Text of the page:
Micronutrient deficiencies afflict more than two billion people worldwide, including 340 million children. This lack of vitamins and minerals can have serious health consequences. But diagnosing deficiencies early enough for effective treatment requires expensive, time-consuming blood draws and laboratory tests.

New research provides a more efficient approach. Computer scientist Elizabeth Bondi and her colleagues at Harvard University used publicly available satellite data and artificial intelligence to reliably pinpoint geographical areas where populations are at high risk of micronutrient deficiencies. This analysis could potentially pave the way for early public health interventions.

Existing AI systems can use satellite data to predict localized food security issues, but they typically rely on directly observable features. For example, agricultural productivity can be estimated from views of vegetation. Micronutrient availability is harder to calculate. After seeing research showing that areas near forests tend to have better dietary diversity, Bondi and her colleagues were inspired to identify lesser-known markers for potential malnourishment. Their work shows that combining data such as vegetation cover, weather and water presence can suggest where populations will lack iron, vitamin B12 or vitamin A.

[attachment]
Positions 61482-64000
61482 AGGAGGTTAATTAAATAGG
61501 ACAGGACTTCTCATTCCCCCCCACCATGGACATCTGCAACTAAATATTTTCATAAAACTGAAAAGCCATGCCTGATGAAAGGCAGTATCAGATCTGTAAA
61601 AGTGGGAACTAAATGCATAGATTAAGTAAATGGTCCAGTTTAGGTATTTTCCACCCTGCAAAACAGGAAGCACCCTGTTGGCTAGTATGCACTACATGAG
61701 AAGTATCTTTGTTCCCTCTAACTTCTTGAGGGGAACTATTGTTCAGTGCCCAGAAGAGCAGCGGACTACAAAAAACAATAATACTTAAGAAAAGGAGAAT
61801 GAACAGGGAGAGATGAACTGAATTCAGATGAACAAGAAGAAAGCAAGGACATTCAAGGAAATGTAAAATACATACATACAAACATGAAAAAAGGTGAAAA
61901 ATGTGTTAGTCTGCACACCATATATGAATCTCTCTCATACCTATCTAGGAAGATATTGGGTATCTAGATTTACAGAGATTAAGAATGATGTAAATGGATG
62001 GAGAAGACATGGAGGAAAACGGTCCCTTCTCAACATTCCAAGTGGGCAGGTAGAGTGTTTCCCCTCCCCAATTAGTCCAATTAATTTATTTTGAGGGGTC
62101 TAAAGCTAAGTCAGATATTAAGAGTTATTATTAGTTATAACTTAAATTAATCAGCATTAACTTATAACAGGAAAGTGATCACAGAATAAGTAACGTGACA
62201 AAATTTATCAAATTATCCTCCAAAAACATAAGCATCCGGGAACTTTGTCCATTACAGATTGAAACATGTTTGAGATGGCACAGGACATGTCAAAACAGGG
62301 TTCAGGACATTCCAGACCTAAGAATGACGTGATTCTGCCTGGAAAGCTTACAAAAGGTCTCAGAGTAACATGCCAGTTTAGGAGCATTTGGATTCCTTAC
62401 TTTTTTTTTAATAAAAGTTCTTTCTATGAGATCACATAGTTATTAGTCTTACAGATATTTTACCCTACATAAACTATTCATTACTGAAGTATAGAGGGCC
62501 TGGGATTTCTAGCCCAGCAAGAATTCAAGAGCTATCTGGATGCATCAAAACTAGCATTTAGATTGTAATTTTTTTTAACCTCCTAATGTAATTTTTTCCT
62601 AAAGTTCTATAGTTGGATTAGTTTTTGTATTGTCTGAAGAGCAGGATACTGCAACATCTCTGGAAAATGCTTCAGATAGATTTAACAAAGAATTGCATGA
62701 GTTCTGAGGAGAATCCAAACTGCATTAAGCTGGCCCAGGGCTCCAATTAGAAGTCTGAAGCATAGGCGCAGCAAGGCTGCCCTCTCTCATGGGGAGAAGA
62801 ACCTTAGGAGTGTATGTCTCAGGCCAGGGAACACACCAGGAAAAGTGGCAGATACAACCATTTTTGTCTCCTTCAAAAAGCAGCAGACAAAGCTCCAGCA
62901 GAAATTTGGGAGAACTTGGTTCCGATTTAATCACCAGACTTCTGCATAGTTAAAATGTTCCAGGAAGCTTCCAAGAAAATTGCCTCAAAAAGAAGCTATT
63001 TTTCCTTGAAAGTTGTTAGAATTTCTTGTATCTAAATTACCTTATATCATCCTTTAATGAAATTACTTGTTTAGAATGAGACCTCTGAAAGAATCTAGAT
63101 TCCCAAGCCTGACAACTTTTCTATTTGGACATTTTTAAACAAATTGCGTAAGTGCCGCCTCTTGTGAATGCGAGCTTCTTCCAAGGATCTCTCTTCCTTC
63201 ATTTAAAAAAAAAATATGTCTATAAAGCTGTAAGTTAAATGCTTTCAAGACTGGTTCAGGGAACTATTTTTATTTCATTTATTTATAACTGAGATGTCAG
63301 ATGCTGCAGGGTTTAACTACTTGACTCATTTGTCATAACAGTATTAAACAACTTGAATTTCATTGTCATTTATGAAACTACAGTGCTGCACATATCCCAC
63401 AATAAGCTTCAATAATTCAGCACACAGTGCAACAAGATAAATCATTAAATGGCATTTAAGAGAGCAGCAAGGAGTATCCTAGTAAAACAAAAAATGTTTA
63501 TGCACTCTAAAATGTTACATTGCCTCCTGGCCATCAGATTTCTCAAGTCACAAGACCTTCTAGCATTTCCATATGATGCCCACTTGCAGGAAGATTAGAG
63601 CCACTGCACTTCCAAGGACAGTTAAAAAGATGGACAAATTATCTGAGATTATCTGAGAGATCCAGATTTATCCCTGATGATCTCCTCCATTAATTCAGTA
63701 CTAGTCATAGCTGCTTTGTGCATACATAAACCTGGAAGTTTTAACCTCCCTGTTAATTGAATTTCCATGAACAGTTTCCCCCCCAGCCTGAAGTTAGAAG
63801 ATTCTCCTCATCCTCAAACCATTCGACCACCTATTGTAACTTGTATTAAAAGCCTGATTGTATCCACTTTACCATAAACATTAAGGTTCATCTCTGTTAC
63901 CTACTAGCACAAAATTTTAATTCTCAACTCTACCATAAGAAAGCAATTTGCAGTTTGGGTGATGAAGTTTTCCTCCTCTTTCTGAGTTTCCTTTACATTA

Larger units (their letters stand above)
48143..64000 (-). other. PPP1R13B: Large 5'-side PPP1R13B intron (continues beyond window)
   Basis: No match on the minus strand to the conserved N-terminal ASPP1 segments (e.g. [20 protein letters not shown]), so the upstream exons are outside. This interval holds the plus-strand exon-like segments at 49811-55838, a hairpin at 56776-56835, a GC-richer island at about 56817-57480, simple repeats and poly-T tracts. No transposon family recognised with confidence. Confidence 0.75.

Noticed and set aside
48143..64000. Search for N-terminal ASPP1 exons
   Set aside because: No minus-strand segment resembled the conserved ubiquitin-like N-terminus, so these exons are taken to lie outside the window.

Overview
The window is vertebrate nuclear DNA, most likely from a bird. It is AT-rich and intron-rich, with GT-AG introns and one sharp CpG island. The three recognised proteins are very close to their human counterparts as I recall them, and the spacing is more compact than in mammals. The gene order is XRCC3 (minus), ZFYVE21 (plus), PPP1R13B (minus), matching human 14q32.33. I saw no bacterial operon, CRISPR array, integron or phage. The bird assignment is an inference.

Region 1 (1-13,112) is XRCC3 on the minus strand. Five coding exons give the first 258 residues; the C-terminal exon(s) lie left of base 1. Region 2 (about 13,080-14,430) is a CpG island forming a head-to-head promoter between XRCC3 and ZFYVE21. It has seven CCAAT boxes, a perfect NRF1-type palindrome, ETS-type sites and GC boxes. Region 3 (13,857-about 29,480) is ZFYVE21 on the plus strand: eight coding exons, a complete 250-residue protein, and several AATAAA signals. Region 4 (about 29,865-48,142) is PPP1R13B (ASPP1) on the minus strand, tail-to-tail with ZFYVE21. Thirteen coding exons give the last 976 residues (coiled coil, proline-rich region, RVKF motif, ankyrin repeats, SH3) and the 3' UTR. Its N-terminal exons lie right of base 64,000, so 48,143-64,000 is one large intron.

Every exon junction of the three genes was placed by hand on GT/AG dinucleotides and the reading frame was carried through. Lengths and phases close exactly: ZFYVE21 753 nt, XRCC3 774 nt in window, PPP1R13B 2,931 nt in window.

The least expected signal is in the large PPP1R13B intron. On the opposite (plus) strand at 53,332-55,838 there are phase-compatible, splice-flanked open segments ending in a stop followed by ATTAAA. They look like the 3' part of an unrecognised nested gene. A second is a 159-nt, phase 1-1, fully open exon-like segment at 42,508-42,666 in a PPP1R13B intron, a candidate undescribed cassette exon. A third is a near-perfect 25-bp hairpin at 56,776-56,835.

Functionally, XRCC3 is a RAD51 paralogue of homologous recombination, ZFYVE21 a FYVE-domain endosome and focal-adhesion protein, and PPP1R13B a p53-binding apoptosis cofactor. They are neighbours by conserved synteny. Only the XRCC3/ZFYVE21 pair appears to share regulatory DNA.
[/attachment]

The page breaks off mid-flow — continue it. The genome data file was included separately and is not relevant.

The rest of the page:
The team examined raw satellite measurements and consulted with local public health officials, then used AI to sift through the data and pinpoint key features. For instance, a food market, inferred based on roads and buildings visible, was vital for predicting a community's risk level. The researchers then linked these features to specific nutrients lacking in four regions' populations across Madagascar. They used real-world biomarker data (blood samples tested in labs) to train and test their AI program.

Predictions of regional-level micronutrient deficiency in populations outside the training data sets met, and sometimes exceeded, the accuracy of estimates based on surveys administered by local public health officials. “Our work showcases a method that allows for identification and targeting of vulnerable populations for nutritional support that may supplement ... expensive and invasive procedures,” Bondi says. The study was detailed at the Association for the Advancement of Artificial Intelligence's 2022 virtual meeting.

“This is a novel contribution that highlights AI's potential to advance public health,” says Emory University epidemiologist Christine Ekenga, who was not involved with the study. Collecting health data in low-resource settings can be difficult because of cost and infrastructure constraints, she adds, and “the authors have validated a method that can overcome these challenges.”

The researchers aim to develop a software application that extends this analysis to other countries that have public satellite data. “We hope that this application could allow public health officials to interact with the insights our system can provide and help to inform interventions,” Bondi says.